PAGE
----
Function of Synaptonemal Complex

The appearance and disappearance of the synaptonemal complex coincide with the stages of meiosis in which pairing and recombination occur. This has led to the interpretation that they are functionally related. In leptonema, before pairing, single elements of synaptonemal complex are observed. Complete synaptonemal complexes are seen at zygonema in the region of pairing.

Several pieces of evidence Indicate that the synaptonemal complex is more directly related to the process of recombination. Some evidence, for example, is provided by the action of inhibitors of DNA synthesis at meiotic prophase, there is a small amount of DNA synthesis which, if inhibited, can arrest the function of the synaptonemal complexes.

The synaptonemal complex has been interpreted as protein framework that permits the proper alignment of the homologous chromosomes. However, since recombination by crossing over occurs at molecular level, it is necessary to assume that DNA fibres of the paired chromatids should reach the central component of SC within a distance of at least 1.0m for the recombination to take place. At diplonema the synaptonemal complex is shed from the bivalents with the exceptions of the regions in which the repelling homologues are held together each by a chiasma. Thus, a chiasma contains a piece of synaptonemal complex that will ultimately disappear and will be replaced by a chromatin bridge.

Recombination Nodules and their role in Meiotic Recombination

The synaptonemal complex (SC), described in the preceding section, is though associated with all paired chromosomes at pachytene, its most likely function is perhaps restricted to meiotic synapsis and/or maintenance of the synaptic state. Another class of important structures, associated with paired pachytene chromosomes are ‘recomination.nodules’, which are believed to be involved meiotic recombination.

A correspondence between meiotic exchange events and the numbers and locations of recombination nodules has been observed in a variety of materials suggesting the possible role of these structures in recombination. In Drosophila females, two types of recombination nodules, spherical (larger in size) and ellipsoidal (smaller in size) have been reported.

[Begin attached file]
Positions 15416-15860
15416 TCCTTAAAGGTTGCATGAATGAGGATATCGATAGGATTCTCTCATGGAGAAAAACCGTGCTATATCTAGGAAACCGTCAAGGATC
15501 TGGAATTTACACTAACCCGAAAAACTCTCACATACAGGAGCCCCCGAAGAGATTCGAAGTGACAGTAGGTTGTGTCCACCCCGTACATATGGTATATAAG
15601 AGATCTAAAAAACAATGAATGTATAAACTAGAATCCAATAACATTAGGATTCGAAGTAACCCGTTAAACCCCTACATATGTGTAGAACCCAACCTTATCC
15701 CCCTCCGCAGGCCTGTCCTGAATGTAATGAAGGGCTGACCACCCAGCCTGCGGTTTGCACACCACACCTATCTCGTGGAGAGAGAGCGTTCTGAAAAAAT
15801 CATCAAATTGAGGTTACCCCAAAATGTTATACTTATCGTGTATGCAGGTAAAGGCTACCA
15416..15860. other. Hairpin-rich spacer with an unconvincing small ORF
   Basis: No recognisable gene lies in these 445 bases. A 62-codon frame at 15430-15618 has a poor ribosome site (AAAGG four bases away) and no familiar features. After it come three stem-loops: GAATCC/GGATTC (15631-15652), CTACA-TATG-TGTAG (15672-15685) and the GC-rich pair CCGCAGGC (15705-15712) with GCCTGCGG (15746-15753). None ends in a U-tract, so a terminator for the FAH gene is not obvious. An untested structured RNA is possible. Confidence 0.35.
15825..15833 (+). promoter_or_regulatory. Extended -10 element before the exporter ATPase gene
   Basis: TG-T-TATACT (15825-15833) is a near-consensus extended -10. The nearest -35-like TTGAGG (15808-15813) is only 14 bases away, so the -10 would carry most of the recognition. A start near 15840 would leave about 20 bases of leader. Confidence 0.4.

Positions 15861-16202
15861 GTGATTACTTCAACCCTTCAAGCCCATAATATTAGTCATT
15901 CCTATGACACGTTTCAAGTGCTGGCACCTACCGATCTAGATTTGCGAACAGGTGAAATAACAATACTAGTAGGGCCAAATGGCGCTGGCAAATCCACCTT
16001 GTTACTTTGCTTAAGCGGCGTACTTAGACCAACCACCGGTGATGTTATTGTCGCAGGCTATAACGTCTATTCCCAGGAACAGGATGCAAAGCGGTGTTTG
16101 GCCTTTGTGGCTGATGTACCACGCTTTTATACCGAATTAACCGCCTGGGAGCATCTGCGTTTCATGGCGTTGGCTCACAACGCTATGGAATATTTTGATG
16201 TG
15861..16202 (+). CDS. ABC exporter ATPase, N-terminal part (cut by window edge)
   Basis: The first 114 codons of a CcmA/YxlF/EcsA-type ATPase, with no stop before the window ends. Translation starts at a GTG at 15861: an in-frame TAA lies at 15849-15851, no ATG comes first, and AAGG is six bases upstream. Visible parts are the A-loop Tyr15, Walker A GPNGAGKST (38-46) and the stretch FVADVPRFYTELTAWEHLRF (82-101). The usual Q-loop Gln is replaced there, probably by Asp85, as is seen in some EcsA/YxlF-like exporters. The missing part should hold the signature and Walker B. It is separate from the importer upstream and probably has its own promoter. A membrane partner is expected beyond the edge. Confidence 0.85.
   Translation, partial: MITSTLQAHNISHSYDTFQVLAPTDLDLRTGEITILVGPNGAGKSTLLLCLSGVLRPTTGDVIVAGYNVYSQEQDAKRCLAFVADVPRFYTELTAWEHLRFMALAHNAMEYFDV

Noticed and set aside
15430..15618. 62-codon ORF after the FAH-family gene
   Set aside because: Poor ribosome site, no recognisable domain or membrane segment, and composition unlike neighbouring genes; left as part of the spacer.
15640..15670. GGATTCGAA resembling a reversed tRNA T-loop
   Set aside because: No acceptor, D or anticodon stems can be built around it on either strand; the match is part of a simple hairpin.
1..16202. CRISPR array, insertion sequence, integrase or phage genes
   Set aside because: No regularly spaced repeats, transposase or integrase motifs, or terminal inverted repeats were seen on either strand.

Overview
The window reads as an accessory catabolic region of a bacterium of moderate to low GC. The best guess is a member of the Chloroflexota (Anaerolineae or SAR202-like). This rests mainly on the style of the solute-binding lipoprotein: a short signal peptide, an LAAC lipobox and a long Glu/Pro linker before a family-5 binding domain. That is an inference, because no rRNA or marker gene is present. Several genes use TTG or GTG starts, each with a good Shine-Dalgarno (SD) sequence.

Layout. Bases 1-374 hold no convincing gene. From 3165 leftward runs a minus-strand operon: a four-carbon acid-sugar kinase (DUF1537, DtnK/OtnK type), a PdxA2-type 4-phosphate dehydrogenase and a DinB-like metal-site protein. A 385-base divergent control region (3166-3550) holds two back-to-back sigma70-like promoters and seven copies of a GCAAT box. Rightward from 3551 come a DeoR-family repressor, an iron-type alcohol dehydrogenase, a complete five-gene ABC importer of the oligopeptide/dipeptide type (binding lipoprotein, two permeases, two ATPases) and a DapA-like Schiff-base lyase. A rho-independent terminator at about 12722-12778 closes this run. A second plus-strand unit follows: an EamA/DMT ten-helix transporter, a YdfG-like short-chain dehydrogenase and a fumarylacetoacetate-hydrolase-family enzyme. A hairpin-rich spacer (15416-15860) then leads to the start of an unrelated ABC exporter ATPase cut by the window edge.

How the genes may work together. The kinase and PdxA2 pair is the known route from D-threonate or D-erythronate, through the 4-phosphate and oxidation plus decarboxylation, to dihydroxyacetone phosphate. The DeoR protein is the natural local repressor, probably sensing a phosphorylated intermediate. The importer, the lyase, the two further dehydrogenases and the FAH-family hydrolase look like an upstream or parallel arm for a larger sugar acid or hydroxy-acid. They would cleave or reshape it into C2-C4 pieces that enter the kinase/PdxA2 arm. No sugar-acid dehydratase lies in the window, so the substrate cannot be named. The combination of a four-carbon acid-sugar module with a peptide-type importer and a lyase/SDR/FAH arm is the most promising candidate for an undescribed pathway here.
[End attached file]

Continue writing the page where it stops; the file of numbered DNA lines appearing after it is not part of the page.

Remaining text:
A number of Drosophila mutants, which are defective in recombination, were found to have normal synaptonemal complex, but were found to have changes in the number and morphology of one or both the types of recombination nodules. These observations suggested a positive role of recombination nodules in exchange of chromosome segment during pachytene leading to recombination.

Although data from many organisms firmly establish the correlations between recombination nodules and meiotic recombination (in number/nucleus, number/bivalent arm, etc), their exact role in recombination is not clearly understood. A study of mutants defective for recombination suggested that role of these nodules cannot be trivial. These nodules in some way perform the following two distinct roles: (i) they help in choice of number and location of recombination sites and (ii) also help in the recombination itself, by performing enzymatic and supporting functions.

Significance of Meiosis

It is obvious from the study of mitosis that daughter cells resulting from a mitotic division have same chromosome number as the parent cell had. This is necessary for growth and reproduction, if only asexual method is present. However, in sexual method of reproduction, fusion of sex cells (male and female) is required. If sex cells have the same chromosome number as the somatic cell have, the zygote will have double the chromosome number.